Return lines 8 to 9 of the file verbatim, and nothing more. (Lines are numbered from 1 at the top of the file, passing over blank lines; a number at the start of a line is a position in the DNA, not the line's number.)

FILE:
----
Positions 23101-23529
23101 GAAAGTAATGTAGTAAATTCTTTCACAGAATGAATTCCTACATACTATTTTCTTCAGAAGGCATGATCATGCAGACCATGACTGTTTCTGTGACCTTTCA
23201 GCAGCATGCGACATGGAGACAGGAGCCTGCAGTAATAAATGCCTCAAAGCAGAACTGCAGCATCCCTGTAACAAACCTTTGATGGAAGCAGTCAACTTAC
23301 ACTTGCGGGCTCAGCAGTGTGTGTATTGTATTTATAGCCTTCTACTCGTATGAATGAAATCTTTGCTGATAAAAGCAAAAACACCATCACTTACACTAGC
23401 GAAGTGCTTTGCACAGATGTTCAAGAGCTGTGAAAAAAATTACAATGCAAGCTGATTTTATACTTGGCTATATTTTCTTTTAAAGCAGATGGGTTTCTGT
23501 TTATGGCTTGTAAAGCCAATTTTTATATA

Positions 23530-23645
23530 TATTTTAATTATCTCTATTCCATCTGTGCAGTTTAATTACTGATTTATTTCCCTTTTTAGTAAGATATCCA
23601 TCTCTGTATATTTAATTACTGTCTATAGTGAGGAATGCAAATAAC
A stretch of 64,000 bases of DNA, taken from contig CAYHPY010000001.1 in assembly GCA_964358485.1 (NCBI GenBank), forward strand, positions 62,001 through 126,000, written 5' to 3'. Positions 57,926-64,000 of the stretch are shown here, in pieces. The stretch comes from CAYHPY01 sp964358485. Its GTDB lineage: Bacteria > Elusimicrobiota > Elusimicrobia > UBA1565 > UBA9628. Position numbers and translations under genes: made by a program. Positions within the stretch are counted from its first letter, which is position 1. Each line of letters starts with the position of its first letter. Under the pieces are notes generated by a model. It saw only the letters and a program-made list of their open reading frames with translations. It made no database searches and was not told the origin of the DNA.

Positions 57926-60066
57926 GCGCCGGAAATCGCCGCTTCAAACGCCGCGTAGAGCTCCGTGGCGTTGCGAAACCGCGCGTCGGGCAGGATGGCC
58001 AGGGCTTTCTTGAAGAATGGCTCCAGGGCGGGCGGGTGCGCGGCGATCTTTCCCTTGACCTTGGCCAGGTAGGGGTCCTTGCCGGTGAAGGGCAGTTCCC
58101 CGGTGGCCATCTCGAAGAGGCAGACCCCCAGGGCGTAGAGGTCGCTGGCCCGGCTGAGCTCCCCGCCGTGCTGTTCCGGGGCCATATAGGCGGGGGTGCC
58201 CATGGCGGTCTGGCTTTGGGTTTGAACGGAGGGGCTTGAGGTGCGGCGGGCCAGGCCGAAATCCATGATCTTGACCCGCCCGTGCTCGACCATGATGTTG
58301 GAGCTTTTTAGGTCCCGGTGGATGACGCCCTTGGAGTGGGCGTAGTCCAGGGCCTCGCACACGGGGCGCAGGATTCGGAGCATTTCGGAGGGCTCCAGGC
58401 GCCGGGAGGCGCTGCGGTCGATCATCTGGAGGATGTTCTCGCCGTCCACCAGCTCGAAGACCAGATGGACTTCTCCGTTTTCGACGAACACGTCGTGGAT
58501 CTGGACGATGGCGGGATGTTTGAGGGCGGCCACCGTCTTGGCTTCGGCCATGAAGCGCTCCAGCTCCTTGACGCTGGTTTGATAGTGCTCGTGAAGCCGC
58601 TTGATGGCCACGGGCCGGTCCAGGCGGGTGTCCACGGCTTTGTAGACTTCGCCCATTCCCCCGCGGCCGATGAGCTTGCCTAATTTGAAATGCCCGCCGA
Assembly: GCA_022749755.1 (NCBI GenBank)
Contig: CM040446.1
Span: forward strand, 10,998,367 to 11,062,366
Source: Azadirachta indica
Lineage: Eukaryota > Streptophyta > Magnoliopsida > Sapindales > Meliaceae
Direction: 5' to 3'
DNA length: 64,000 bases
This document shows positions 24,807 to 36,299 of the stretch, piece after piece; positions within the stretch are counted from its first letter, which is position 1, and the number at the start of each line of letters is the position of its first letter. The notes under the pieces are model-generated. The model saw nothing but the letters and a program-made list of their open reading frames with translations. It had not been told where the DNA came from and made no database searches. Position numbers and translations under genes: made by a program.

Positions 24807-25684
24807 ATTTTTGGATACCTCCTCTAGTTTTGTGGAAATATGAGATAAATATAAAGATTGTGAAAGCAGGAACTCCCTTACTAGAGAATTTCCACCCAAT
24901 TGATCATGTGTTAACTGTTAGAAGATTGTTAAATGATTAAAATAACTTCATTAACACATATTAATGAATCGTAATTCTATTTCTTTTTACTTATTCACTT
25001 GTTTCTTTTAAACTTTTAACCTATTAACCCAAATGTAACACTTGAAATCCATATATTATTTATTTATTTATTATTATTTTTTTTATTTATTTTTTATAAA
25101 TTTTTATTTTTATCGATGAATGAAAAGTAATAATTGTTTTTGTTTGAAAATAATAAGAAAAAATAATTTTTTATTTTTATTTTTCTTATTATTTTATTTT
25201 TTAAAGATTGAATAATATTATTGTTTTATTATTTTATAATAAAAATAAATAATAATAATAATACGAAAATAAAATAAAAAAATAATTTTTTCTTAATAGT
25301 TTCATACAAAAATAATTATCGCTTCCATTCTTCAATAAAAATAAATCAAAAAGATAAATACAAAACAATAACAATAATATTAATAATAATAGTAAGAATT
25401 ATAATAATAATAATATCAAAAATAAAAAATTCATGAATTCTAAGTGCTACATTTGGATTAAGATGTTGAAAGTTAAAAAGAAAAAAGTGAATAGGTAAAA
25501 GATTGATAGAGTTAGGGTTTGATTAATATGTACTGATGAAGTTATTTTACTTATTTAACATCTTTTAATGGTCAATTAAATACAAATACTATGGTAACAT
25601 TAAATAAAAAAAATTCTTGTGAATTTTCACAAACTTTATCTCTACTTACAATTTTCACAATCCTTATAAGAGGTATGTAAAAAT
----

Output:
23530 TATTTTAATTATCTCTATTCCATCTGTGCAGTTTAATTACTGATTTATTTCCCTTTTTAGTAAGATATCCA
23601 TCTCTGTATATTTAATTACTGTCTATAGTGAGGAATGCAAATAAC